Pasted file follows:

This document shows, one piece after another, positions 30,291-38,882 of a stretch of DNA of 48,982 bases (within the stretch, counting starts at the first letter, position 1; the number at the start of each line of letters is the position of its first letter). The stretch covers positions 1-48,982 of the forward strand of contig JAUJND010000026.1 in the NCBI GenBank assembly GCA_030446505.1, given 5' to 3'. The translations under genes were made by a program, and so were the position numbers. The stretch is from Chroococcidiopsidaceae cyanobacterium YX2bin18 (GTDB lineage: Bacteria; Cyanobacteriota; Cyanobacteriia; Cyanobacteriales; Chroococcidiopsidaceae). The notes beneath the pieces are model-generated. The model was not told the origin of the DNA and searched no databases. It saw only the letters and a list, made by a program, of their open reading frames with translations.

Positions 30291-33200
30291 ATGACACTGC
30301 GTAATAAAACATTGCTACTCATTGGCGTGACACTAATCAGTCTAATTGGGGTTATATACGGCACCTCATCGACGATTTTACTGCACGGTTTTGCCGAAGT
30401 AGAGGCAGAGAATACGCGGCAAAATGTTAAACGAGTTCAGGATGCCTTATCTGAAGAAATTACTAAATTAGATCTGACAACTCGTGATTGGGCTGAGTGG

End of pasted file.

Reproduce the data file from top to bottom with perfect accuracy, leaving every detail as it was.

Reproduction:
This document shows, one piece after another, positions 30,291-38,882 of a stretch of DNA of 48,982 bases (within the stretch, counting starts at the first letter, position 1; the number at the start of each line of letters is the position of its first letter). The stretch covers positions 1-48,982 of the forward strand of contig JAUJND010000026.1 in the NCBI GenBank assembly GCA_030446505.1, given 5' to 3'. The translations under genes were made by a program, and so were the position numbers. The stretch is from Chroococcidiopsidaceae cyanobacterium YX2bin18 (GTDB lineage: Bacteria; Cyanobacteriota; Cyanobacteriia; Cyanobacteriales; Chroococcidiopsidaceae). The notes beneath the pieces are model-generated. The model was not told the origin of the DNA and searched no databases. It saw only the letters and a list, made by a program, of their open reading frames with translations.

Positions 30291-33200
30291 ATGACACTGC
30301 GTAATAAAACATTGCTACTCATTGGCGTGACACTAATCAGTCTAATTGGGGTTATATACGGCACCTCATCGACGATTTTACTGCACGGTTTTGCCGAAGT
30401 AGAGGCAGAGAATACGCGGCAAAATGTTAAACGAGTTCAGGATGCCTTATCTGAAGAAATTACTAAATTAGATCTGACAACTCGTGATTGGGCTGAGTGG